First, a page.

New Report Shows Cancer Patients Struggle to Afford Treatment

Survey of Hospital Financial Navigators Finds Deductibles, Co-Pays and Co-Insurance are Among Patients’ Biggest Financial Challenges

July 24, 2017

Washington, D.C., —A new report released today by the American Cancer Society Cancer Action Network (ACS CAN) and Georgetown University Center on Health Insurance Reforms shows that while opportunities for coverage have improved, cancer patients still struggle with significant financial challenges in affording their treatment despite substantial reductions in out-of-pocket costs and patient protections under current law.

The report, Navigating the Coverage Experience and Financial Challenges for Cancer Patients, surveyed more than a dozen hospital and health-system financial navigators at 11 hospitals across nine states. Financial navigator staff work with cancer patients to review their coverage options and obtain treatment. They are typically trained social workers or nurses.

According to the report, patients’ ability to access comprehensive health coverage has significantly improved since the passage of the health care law. Financial navigators can enroll uninsured patients in individual coverage that was previously unavailable and current law helps make individual market coverage more affordable through subsidies and tax credits. However even with improved access to coverage, costs related to using the coverage—like deductibles, co-pays and co-insurance—remain a constant challenge.

Out-of-pocket caps of more than $7,000 for an individual or $14,000 for a family provide security from catastrophic expenses, but are often difficult for patients to meet in a short amount of time. Patients and financial navigators also often find it difficult to determine what a procedure will cost ahead of time.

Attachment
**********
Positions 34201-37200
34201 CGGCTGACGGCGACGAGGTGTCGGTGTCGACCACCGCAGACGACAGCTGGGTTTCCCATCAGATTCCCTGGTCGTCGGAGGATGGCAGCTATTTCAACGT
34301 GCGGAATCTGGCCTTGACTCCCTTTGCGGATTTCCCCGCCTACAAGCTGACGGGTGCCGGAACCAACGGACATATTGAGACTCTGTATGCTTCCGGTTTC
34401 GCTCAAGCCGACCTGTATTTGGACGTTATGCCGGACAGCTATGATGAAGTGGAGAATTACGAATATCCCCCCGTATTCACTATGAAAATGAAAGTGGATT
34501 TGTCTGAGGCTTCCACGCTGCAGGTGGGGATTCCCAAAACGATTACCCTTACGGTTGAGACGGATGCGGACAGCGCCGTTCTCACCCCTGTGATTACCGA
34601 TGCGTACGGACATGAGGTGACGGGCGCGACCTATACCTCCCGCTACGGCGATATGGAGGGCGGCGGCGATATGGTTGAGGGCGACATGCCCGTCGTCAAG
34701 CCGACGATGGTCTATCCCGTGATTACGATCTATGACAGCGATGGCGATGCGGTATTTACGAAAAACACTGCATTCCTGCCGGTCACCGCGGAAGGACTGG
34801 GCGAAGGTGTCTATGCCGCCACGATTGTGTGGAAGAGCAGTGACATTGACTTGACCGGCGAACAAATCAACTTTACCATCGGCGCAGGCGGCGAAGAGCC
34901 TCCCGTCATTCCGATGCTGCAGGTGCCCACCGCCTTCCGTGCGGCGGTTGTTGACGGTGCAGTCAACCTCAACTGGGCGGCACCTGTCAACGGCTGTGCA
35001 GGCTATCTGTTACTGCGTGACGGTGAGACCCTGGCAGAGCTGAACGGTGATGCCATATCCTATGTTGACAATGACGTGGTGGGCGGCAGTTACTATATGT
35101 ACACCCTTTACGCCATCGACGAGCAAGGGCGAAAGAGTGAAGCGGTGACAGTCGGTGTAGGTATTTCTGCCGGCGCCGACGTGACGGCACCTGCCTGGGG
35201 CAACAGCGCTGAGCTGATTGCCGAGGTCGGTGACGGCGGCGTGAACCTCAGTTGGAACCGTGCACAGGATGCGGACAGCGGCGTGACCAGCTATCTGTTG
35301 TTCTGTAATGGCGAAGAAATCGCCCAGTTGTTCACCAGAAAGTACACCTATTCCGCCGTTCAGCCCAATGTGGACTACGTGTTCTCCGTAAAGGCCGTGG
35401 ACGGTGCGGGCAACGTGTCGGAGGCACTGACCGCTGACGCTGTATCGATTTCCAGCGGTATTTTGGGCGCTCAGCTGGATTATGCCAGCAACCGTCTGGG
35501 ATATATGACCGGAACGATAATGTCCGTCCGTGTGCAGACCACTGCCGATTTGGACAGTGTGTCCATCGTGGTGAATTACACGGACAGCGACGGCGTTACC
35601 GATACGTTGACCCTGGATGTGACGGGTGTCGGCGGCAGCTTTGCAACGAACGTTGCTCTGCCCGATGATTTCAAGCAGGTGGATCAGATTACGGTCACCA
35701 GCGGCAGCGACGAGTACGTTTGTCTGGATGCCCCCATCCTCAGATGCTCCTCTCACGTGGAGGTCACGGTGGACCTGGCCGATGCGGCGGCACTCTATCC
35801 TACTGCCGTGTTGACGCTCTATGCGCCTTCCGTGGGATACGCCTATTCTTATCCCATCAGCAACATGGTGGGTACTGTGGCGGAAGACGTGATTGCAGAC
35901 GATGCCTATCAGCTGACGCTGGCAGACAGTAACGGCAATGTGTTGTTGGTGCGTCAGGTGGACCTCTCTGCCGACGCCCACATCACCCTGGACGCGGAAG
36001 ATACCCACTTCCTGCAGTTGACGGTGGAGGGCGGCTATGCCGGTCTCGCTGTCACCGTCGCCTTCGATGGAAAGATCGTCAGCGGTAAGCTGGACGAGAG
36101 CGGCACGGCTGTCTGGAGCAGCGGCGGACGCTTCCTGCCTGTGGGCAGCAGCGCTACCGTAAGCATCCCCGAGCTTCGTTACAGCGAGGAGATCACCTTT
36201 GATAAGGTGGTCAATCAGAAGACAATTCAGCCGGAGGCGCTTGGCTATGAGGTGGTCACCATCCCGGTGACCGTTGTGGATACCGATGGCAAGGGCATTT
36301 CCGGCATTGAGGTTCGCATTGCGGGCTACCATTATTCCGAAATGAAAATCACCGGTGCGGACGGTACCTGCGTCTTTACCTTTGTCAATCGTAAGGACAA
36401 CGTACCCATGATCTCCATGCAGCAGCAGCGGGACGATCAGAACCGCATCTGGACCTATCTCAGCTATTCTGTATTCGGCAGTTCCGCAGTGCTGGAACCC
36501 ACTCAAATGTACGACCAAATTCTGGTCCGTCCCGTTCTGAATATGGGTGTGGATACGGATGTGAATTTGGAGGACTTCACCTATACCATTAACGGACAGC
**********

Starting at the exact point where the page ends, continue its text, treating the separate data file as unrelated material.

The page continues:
Navigators report that while most cancer treatment is now covered by insurers, plans are increasingly implementing medical management requirements for patients. Those requirements include prior-authorizations or step-therapy, where a patient must take a less-expensive drug before trying a more expensive prescription. These requirements pose additional burdens on patients as they work to access timely and effective treatment.

“The current health law has greatly improved access to meaningful health coverage for cancer patients, survivors and all those with chronic diseases,” said Chris Hansen, president of ACS CAN. “Yet costs remain a challenge for those facing cancer. Our country and our lawmakers should come together to find bipartisan solutions that begin to address patient costs without sacrificing the quality of coverage,” said Hansen.

Current proposals before Congress threaten to erode patient protections and shift additional costs to consumers with much higher deductibles and out-of-pocket costs.  In addition to substantially lower premium tax credits and eliminating cost-sharing subsidies, these proposals would also allow a return to potentially bare-bone insurance benefits that pose a significant risk to cancer patients and their families.

Financial navigators were interviewed for the report in January and February of 2017 in California, Colorado, Illinois, Massachusetts, Michigan, Pennsylvania, South Carolina, Tennessee and Wisconsin.

Read the full report.

Media Contacts

Allison Miller
Director, Media Advocacy
Washington, D.C.
Alissa Crispino
Vice President, Media and Advocacy Communications
Washington, D.C.